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Conservatives Seeing The Root of The Problem

The New York Times has an excerpt from Roger Kennedy's new book, Wildfire and Americans. I've seen Kennedy give a talk on the themes in the book, so I have high hopes for it. Unfortunately the NYT excerpted a lot of scene-setting introductory material, so they never get to the real heart of Kennedy's argument. He says, in a nutshell, that our current fire problems are the result of a deliberate post-WWII strategy of subsidizing exurban sprawl -- both making it easier to build, and propping up communities through, e.g., expensive firefighting. So if we want to really solve the problem, we have to look at that underlying structural level.

Kennedy is a self-proclaimed Republican (albeit strongly anti-Bush), so his preferred solution is a "tax revolt" against subsidizing sprawl. I'm skeptical of that approach, but I think it's encouraging that some conservatives are seeing the kind of root-level issues of the geographical structure of society that environmentalists have long been concerned about.

Oil Is Injustice

It's unfortunate that concerns about the environmental impacts of oil seem to focus so single-mindedly on the role of oil in contributing to global warming. This tends to obscure the fact that oil production has very immediate impacts on the environment -- and those impacts are not distributed evenly. All around the world, indigenous people are having their health and their way of life taken away from them by oil production. The Washington Post highlights the case of Canada's northern First Nations:

... "The river used to be blue. Now it's brown. Nobody can fish or drink from it. The air is bad. This has all happened so fast," said Elsie Fabian, 63, an elder in a native Indian community along the Athabasca River, a wide, meandering waterway once plied by fur traders. "It's terrible. We're surrounded by the mines."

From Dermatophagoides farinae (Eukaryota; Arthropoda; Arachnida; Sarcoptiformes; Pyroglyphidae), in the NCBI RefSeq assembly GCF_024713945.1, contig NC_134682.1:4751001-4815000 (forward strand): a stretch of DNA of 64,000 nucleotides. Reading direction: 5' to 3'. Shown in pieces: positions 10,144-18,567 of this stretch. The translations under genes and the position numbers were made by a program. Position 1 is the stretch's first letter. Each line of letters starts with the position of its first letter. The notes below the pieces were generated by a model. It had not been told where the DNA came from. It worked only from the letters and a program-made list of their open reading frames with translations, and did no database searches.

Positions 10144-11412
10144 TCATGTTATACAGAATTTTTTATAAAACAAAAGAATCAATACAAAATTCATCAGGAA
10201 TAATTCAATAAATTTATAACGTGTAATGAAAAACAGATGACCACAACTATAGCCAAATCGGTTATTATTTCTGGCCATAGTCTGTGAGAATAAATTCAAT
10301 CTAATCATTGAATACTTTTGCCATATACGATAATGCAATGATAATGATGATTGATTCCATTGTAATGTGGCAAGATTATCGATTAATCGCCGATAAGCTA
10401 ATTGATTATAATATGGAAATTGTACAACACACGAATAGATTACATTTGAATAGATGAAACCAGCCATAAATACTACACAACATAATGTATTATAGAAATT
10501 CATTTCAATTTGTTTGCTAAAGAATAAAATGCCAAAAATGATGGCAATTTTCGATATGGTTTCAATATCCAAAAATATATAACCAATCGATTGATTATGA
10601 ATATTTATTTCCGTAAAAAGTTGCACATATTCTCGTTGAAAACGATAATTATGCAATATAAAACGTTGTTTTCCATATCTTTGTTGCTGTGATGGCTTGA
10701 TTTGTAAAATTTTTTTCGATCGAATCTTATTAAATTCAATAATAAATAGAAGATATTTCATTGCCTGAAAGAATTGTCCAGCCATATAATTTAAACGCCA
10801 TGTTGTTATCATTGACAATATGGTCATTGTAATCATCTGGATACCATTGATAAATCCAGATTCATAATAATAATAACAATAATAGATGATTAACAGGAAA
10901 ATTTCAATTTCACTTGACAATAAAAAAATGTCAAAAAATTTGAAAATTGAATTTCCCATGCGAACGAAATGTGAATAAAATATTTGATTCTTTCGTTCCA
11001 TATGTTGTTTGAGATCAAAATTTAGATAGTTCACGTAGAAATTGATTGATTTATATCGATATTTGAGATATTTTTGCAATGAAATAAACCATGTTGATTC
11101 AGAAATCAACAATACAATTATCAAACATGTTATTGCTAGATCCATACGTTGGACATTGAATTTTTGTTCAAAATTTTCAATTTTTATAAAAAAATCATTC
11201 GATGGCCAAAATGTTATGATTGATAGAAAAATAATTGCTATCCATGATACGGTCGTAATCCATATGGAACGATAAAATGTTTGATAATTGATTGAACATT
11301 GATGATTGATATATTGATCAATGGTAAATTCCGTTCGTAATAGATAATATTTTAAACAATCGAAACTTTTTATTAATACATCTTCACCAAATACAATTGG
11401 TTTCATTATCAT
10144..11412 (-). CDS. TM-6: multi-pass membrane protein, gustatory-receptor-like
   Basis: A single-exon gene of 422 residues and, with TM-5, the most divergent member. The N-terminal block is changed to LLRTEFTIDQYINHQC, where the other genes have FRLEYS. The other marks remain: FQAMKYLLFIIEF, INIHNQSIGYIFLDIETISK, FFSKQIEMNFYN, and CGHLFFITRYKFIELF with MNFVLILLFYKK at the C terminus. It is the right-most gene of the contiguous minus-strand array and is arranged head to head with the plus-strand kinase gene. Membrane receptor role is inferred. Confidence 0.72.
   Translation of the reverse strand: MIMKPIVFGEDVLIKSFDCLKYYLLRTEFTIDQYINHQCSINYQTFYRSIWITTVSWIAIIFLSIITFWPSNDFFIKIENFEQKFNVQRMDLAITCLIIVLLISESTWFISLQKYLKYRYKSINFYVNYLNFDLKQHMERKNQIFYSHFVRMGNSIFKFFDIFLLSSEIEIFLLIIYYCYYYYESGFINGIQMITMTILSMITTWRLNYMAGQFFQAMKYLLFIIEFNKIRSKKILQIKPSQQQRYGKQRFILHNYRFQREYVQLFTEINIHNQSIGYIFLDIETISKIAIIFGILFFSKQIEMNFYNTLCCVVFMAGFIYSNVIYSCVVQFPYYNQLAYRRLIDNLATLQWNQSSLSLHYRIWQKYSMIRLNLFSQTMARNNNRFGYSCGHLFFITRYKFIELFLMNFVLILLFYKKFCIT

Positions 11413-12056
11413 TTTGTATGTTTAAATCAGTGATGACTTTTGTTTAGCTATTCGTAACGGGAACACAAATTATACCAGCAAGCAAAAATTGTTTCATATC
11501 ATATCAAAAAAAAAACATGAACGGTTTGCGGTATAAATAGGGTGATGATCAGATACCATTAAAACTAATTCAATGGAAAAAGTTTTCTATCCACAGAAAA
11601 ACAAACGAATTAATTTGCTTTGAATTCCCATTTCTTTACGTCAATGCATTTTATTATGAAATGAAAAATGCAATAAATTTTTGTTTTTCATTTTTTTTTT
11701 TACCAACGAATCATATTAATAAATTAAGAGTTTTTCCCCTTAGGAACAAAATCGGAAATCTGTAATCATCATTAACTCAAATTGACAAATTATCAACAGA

... "The environmental cost has been great," said Jim Boucher, chief of the Fort MacKay First Nations Council, which includes Cree and Dene Indians, 35 miles north of Fort McMurray. He grew up on land that is now a clawed-out mine pit. But he has led his people into the mines by creating native-owned companies providing catering, truck driving, surveying and other services. "There is no other economic option," he said. "Hunting, trapping, fishing is gone."


Slow Posting

Posting will continue to be light for the next few days, as I'm in the middle of writing up the analysis of the first half of my dissertation. It figures this would happen just as I'm getting a bit of new traffic from Alas.


Do You Trust The Forest Service?

Now that I've showered and eaten, I can give a bit more substantive comment on the article linked to in my previous post. Aside from the comparison of environmental litigation to WWII Japanese military strategy, it makes a pretty standard conservative argument about wildfires -- the wildfire risk is due to excessive fuel buildup, which we should reduce through logging, but environmentalist lawsuits are holding up the process.

This argument is a great example of one of the core threads of modern conservatism -- trust in the government. Conservatives have inherited the New Deal faith in impartial technocratic administrators who will pursue the public good so long as nobody goes poking around in their wiretapping programs or meetings with lobbyists. On the wildfire issue, the conservative position presumes that, if left alone to do its job, the Forest Service would efficiently pursue hazard reduction. Citing (misleading) statistics* on the number of logging projects that are blocked and the amount of additional paperwork the Forest Service assumes that the Forest Service's initial plan is optimal, and any changes occaisioned by public scrutiny necessarily compromise it.